This post concludes the three-part series on Strategies for effective apologetic encounters. To see the first two posts in this series click here and here.
The sixth way to effectively engage unbelievers with the gospel is to identify assertions when arguments are called for. Another common mistake we make when arguing a point is that we don’t actually argue a point! To argue for something is to make logical inferences from two or more truths (as we discuss in the next chapter). Quite often, however, we make assertions rather than present arguments. To assert something is simply to state it without any supporting justification. For example, to say “Christians believe the Bible because they can’t cope with the reality of life and need a crutch on which to rest” is only an assertion if no supporting statements are given that prove that it is true.
Sometimes when we are defending the Christian faith our opponent will make a statement such as the one above. If we don’t recognize it for what it is—a mere assertion—we will often feel helpless to respond. The reason is that an assertion made without any supporting arguments feels like an unimpeachable truth. That is, it comes across with the force of a universally accepted law. But it is not. Until a statement is supported by arguments it is actually nothing more than a wisp of smoke to be waved away.
Here are some examples of assertions that need to be challenged:
- Science has disproved the Bible
- All religions are the same
- There is no proof whatsoever for God
- Christianity is bad for the world
- We don’t know what the original manuscripts of the New Testament said
As you can see, these statements seem very intimidating, because they are stated in such a decisive fashion. But they are nothing more than unsupported assertions. We should apply our questions from chapter five whenever anyone tries to get away with such statements.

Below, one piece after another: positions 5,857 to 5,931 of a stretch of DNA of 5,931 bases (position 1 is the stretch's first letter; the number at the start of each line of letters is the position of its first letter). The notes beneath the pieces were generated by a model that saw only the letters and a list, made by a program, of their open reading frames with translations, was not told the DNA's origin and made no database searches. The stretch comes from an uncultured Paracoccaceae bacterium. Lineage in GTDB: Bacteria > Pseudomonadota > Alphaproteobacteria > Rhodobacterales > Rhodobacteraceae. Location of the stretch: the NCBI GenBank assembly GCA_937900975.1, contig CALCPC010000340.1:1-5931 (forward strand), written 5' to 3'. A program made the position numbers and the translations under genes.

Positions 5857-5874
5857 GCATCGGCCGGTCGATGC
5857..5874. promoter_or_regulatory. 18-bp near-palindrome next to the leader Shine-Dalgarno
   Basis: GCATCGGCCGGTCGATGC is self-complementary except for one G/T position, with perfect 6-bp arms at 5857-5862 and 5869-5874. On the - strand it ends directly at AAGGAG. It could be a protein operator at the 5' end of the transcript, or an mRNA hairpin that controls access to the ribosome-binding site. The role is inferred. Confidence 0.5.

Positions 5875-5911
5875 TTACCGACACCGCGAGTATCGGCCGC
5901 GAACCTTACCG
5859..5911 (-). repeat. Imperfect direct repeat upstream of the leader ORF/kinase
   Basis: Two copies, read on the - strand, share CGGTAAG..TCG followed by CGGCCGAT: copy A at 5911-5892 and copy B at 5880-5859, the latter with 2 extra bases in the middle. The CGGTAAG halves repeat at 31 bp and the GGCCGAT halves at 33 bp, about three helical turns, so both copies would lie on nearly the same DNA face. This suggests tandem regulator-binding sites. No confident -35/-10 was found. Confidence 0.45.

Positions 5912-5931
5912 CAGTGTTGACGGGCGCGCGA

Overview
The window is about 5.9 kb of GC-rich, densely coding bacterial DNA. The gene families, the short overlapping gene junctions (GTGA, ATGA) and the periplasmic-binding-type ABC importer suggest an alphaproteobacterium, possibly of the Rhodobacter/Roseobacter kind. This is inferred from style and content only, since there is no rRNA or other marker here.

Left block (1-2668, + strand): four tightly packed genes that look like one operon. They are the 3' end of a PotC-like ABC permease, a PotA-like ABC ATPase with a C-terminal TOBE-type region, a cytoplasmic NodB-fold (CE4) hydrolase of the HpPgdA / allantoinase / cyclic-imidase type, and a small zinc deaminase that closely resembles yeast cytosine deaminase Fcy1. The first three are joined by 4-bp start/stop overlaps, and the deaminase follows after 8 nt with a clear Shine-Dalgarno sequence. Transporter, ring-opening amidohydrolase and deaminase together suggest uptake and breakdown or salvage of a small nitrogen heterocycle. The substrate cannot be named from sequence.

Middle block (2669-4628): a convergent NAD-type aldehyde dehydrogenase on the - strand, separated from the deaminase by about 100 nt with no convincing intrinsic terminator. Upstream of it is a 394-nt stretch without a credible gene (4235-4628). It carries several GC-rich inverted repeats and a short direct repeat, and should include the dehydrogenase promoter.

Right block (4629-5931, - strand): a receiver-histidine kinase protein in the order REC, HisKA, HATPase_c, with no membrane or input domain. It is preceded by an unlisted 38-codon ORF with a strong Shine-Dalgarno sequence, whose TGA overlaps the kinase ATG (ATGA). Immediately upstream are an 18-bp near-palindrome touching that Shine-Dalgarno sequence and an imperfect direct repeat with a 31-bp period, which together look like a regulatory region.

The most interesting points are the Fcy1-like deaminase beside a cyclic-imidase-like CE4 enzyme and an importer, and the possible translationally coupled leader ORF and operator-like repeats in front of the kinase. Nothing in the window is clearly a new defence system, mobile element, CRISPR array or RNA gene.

Seventh, pursue wisely those who wish to avoid conversation on spiritual issues. Sometimes in your efforts to engage people with the gospel, you encounter disinterest or resistance to conversation about spiritual topics. But even if someone tells you directly, “I don’t like to talk about religion” doesn’t mean that the conversation is automatically over. I usually try at least one more strategy if this happens. I will ask, “Oh really? Why?” in the most winsome way possible. That is, sometimes people attempt to shut down the conversation to avoid admitting the reason they don’t want to talk about spiritual issues.
By asking why, you may find that the answer relates to previous bad experiences with Christians, or alternately, a loss that has caused them to question the goodness of God in a broken world. By pressing the issue just a bit you may uncover an openness to further conversation. If the person declines to answer, however, I don’t continue to pursue the conversation. I don’t want to come across as pushy or aggressive. I will simply pray for her and hope to meet again.
Hopefully these strategies provide more clarity and give more tools for effective conversations. Much of it is intuitive. That is, if I keep in mind the command to give an answer with gentleness and respect (1 Pet. 3:15), I will strive to clear objections, so I can talk about Jesus without being annoying. I will listen to what the unbeliever is saying and how she is answering my questions. I will look for ways to incorporate these strategies in order to get to the root of her objections. I will seek to reveal the inconsistencies and irrationality of her worldview and the foundation on which it rests.
Remember, as you are employing these strategies you are tearing down the intellectual and emotional strongholds that the unbeliever has built up over time. These strategies give you various ways to challenge the objections, assumptions, and mistaken notions accumulated over time. Effective engagement requires patience and the insight of the Holy Spirit. Because the Spirit dwells inside us and because we have the divinely revealed Word of God, we can be used by God for the planting and watering of gospel seeds in the lives of those who don’t know Christ.